Why the Kardashians May Never Go Away

Sliding ratings haven’t stopped the reality TV family from getting a new $100 million contract.

Kim Kardashian, Khloe Kardashian, Kendall Jenner, Kylie Jenner and Kourtney Kardashian attend an event in New York in 2015.

Photographer: Jamie McCarthy/WireImage

The Kardashians are still the queens of American pop culture. The ratings are down, the personal dramas are up, but more than a decade after their small-screen debut, the faces of reality TV still reign supreme.

The family was tagged with notoriety from the start. Kim, Kourtney, and Khloe Kardashian are the daughters of Kris Jenner and the late Robert Kardashian, a lawyer who represented O.J. Simpson in his infamous murder trial. After their divorce, Kris married Olympic champion Caitlyn Jenner (known as Bruce before her transition), and Kendall and Kylie Jenner were born. Kim worked as a stylist for the likes of Paris Hilton and Nicole Richie when a sex tape was leaked in 2007. Later that year, the Kardashians were tapped for a reality show.

Keeping Up With the Kardashians is now broadcast in more than 167 countries, and television network E! runs more Kardashian shows than any other. Weekends are often packed full of all-day Kardashian marathons, whether it’s the main show or one of the 11 spinoffs. There was Kourtney and Kim Take Miami, Kourtney and Kim Take New York, and Kourtney and Khloe Take the Hamptons. Their brother Rob even got a show. The newest buzzy spinoff is Life of Kylie, though it earned lackluster ratings in its first season.

E!, which just threw the family a new contract in the neighborhood of $100 million, is betting fascination with the spectacle will continue for at least a few more years. Ratings for Keeping Up With the Kardashians aren’t as great as they used to be, however. Six years ago, the season finale drew 4.8 million viewers, a record for the network, while the much-anticipated episode earlier this year about Kim being robbed in Paris attracted only 1.6 million.

While average viewership has dropped, most of the spinoffs fail to survive. Two remain: Life of Kylie and Revenge Body With Khloe Kardashian. But despite all these signs of age, the reality TV enterprise still draws millions of people who want to know what’s going on with Kim, Kourtney, Khloe, Kendall, and Kylie. 

Kris Jenner, their mother and manager, has a theory about the clan’s longevity. The matriarch appeared at the WWD Apparel & Retail CEO Summit this week under the ballroom chandeliers of New York’s Pierre hotel. As always, she was tailed by a camera crew shooting her every move for the new season of the flagship show, including an on-stage chat with fashion designer Tommy Hilfiger. 

The source of all Kardashian power is that flagship, she said. It’s the foundation of much of their business empire and has functioned as a virtual family album. Viewers have devoted years watching the Kardashians, and they won’t stop now. Kendall and Kylie grew up on camera—now one’s a model and the other is selling millions in lip kits. The five sisters have had three weddings and five kids throughout the show’s run.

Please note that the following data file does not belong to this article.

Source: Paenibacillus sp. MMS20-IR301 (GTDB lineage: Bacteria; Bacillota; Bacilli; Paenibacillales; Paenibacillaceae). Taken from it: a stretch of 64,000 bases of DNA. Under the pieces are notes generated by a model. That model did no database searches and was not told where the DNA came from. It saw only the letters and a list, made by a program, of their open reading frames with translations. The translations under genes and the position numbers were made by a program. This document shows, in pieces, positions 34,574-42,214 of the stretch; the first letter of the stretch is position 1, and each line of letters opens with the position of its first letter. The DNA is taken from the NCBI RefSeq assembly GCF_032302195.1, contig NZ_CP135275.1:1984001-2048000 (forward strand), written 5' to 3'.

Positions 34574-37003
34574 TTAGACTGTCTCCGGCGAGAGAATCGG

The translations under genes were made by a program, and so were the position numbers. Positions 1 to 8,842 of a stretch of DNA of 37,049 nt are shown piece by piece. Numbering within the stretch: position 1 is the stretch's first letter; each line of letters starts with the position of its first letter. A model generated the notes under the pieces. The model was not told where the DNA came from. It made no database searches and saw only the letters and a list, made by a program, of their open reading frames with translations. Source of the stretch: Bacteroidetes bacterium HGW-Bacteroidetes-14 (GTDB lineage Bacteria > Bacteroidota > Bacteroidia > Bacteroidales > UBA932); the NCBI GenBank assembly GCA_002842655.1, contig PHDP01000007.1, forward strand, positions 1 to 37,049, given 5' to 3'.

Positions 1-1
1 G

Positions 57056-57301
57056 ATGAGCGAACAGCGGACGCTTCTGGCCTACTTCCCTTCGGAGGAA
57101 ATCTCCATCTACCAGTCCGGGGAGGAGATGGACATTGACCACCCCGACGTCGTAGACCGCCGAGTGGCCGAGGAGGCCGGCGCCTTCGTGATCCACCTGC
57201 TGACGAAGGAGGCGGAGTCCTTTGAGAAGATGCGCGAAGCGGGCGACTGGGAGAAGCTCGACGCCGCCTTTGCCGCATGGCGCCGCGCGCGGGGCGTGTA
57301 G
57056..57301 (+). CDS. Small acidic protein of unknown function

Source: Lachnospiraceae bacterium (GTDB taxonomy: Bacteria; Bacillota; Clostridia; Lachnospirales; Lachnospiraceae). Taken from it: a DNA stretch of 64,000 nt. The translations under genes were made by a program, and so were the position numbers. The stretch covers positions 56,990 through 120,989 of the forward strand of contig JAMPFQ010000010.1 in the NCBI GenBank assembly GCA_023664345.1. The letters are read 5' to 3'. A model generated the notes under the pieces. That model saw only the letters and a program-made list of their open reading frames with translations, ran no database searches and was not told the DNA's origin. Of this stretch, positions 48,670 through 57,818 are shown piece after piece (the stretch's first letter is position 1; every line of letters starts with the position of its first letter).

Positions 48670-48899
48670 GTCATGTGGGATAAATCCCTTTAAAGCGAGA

“In the very beginning people became emotionally invested and wrapped up in one or more people in the family,” said Jenner. “When people watch us, they’ve seen us get married, get divorced, have babies.”

Ryan Seacrest, Kim Kardashian, Kylie Jenner, Khloe Kardashian, Kendall Jenner, Kourtney Kardashian, Kris Jenner and Bruce Jenner at the Keeping Up With the Kardashians viewing party in 2007.
Photographer: Jeff Vespa/WireImage

As heart-warming as that may sound, reality TV of both the dramatic and competitive variety is way past its prime, when such shows as Survivor and American Idol were at their peak. Fatigue set in as networks bombarded viewers with unscripted shows about child models, bike-builders, and pawnbrokers. These days, hits such as NBC’s The Voice and ABC’s Dancing With the Stars continue to draw viewers, but many new attempts have fallen flat. In the “docusoap” reality genre pioneered by Kardashians, the most successful competitors include the various “Real Housewives” shows on Bravo and VH1’s Love & Hip Hop.

Perhaps that’s why E! is funneling more cash into the Kardashian machine—though on the wane, they’re a sure thing. The new deal runs through 2020, about five seasons’ worth of the main show, according to a person familiar with the terms of the new three-year contract who requested anonymity. E!, which is owned by Comcast Corp.’s NBCUniversal, declined to share details of the deal.

“We are incredibly proud of our partnership with the Kardashians and they remain an important part of the E! family,” the company said in a statement. “We look forward to continuing our collaboration for years to come.”

That collaboration began in 2007, when Kris Jenner—in the aftermath of daughter Kim’s sudden fame—pitched the idea to producer Ryan Seacrest, who took it to E! Within 30 days, they were filming, she said. A writers’ strike forced them to totally wing it, and that initial spontaneity allowed people to connect. Sure, luck was involved. “It was like the perfect storm,” said Jenner.

Despite the $100 million vote of confidence by E!, the network remains on the lookout for an eventual prime-time successor to the Kardashians. The network has come up with all sorts of scripted and unscripted shows: Botched follows a pair of doctors who fix bungled plastic surgeries, and Total Divas stars the women of professional wrestling outside the ring. Then there’s the scripted drama The Royals, which mimics the as-seen-in-the-tabloids lives of the British royal family.

In an interview with the Los Angeles Times last year, E! President Adam Stotsky conceded that one day it will be time to move on. “The law of averages would suggest that at some point you will need to replace your current hit with future hits,” he said.

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